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How Jimmy Kimmel’s Son’s Heart Defect Is Treated

Late night host opened up on infant child's near death experience, drawing attention to a congenital heart defect called tetralogy of Fallot.

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JIMMY KIMMEL LIVE - "Jimmy Kimmel Live" airs every weeknight at 11:35 p.m. EST and features a diverse lineup of guests that includes celebrities, athletes, musical acts, comedians and human-interest subjects, along with comedy bits and a house band. The guests for Thursday, April 20 included Magic Johnson, Gabourey Sidibe (Book, "This Is Just My Face: Try Not to Stare) and musical guest Dua Lipa. (Randy Holmes/ABC via Getty Images) JIMMY KIMMEL
Jimmy Kimmel, host of ‘Jimmy Kimmel Live.’ (Randy Holmes/ABC via Getty Images)

As Jimmy Kimmel movingly revealed on his show Monday night, his newborn son underwent emergency open-heart surgery just days after his birth.

A perceptive nurse probably saved the child’s life by noticing the early signs that the child had a congenital heart defect called tetralogy of Fallot.

This heart condition prevented Kimmel’s son’s lungs from getting enough oxygen, requiring surgery. The procedure was a success, but a second operation will be required in a few months and a third when Kimmel’s son is a teenager.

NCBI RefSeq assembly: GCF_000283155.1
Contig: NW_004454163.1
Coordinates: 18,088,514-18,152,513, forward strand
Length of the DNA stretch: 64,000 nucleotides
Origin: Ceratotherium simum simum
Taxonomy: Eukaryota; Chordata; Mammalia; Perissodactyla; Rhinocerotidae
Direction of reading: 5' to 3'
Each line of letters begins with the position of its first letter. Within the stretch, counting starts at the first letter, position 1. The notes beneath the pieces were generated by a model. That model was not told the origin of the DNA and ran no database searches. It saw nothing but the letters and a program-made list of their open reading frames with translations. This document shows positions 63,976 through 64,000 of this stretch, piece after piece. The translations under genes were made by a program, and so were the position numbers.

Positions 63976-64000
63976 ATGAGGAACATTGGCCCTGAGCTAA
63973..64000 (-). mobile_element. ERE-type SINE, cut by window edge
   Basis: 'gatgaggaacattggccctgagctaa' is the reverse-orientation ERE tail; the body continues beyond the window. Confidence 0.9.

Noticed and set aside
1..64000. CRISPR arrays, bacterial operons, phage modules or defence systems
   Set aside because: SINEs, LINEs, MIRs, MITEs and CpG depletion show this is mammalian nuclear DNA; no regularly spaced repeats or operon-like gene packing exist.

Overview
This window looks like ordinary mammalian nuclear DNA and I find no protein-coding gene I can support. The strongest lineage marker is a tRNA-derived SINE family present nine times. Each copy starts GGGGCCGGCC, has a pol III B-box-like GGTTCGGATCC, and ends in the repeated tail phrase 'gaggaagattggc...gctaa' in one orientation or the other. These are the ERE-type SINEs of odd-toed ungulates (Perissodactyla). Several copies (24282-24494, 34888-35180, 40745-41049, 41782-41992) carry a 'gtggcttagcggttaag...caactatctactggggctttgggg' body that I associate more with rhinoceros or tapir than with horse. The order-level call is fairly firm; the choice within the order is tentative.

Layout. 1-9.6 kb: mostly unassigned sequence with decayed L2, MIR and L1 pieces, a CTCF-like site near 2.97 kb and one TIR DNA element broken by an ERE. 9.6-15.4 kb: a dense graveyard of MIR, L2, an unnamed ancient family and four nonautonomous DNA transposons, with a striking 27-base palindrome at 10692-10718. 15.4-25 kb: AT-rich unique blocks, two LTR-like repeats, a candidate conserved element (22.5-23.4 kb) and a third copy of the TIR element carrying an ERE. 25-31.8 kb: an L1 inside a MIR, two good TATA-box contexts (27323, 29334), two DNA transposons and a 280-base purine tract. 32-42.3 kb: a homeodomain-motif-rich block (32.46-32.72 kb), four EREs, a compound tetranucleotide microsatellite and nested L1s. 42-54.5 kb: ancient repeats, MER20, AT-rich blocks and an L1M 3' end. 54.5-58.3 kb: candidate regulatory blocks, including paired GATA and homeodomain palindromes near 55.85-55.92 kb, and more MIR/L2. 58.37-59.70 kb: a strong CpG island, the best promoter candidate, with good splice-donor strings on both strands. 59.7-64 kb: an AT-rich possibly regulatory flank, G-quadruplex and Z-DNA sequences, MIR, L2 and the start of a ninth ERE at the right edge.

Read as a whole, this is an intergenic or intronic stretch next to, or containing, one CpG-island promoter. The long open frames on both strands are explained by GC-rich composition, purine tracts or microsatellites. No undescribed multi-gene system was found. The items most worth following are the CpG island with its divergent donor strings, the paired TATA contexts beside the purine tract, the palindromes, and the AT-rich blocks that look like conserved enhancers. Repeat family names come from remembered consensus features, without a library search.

Congenital heart defects occur in just under 1 percent of babies. Of those, 10 percent have tetralogy of Fallot. (The odds of Kimmel’s son’s specific condition are about 1 in 10,000.)

The causes of heart defects are generally not understood. While surgeries have a high success rate, the procedures are a treatment, not a cure. As Dr. Joseph Rossano, executive director of The Cardiac Center at Children’s Hospital of Philadelphia, puts it: “We can definitely treat it, and many patients live with these conditions and do very well. But they do need lifelong care.”

Watch below if you missed Kimmel’s revelation of the complications of his son’s birth.

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